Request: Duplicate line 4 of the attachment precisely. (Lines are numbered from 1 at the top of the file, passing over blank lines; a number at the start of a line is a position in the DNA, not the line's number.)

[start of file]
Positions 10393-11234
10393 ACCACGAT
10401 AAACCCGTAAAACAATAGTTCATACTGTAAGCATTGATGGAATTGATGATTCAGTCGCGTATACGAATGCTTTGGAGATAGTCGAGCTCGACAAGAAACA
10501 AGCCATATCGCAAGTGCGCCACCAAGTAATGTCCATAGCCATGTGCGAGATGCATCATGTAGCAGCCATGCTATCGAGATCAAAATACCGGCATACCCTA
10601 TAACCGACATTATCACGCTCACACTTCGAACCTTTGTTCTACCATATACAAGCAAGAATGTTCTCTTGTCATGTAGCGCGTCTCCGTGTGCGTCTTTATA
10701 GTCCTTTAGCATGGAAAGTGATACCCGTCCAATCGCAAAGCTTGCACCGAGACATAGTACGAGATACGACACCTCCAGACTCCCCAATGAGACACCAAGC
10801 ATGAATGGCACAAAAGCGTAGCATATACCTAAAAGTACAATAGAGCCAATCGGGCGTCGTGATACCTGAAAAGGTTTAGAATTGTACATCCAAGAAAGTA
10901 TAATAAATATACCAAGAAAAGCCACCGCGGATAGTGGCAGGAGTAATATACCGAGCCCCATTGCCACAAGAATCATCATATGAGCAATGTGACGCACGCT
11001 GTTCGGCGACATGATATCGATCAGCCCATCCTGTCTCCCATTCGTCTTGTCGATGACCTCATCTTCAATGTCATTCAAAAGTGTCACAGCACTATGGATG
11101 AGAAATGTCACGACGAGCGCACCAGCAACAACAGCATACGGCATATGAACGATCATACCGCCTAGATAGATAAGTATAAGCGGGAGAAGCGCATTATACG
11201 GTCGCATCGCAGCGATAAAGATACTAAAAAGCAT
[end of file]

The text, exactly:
10501 AGCCATATCGCAAGTGCGCCACCAAGTAATGTCCATAGCCATGTGCGAGATGCATCATGTAGCAGCCATGCTATCGAGATCAAAATACCGGCATACCCTA